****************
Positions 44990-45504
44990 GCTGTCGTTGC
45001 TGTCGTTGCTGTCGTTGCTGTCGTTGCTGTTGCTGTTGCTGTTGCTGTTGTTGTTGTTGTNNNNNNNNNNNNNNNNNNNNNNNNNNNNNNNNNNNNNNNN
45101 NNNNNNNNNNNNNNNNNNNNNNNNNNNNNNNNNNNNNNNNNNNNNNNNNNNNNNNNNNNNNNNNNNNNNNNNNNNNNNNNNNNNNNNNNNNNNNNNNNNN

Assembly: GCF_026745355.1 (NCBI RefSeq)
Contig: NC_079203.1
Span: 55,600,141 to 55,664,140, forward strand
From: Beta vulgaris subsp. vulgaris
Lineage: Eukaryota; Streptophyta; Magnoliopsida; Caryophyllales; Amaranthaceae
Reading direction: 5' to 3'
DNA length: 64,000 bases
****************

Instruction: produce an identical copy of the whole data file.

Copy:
Positions 44990-45504
44990 GCTGTCGTTGC
45001 TGTCGTTGCTGTCGTTGCTGTCGTTGCTGTTGCTGTTGCTGTTGCTGTTGTTGTTGTTGTNNNNNNNNNNNNNNNNNNNNNNNNNNNNNNNNNNNNNNNN
45101 NNNNNNNNNNNNNNNNNNNNNNNNNNNNNNNNNNNNNNNNNNNNNNNNNNNNNNNNNNNNNNNNNNNNNNNNNNNNNNNNNNNNNNNNNNNNNNNNNNNN

Assembly: GCF_026745355.1 (NCBI RefSeq)
Contig: NC_079203.1
Span: 55,600,141 to 55,664,140, forward strand
From: Beta vulgaris subsp. vulgaris
Lineage: Eukaryota; Streptophyta; Magnoliopsida; Caryophyllales; Amaranthaceae
Reading direction: 5' to 3'
DNA length: 64,000 bases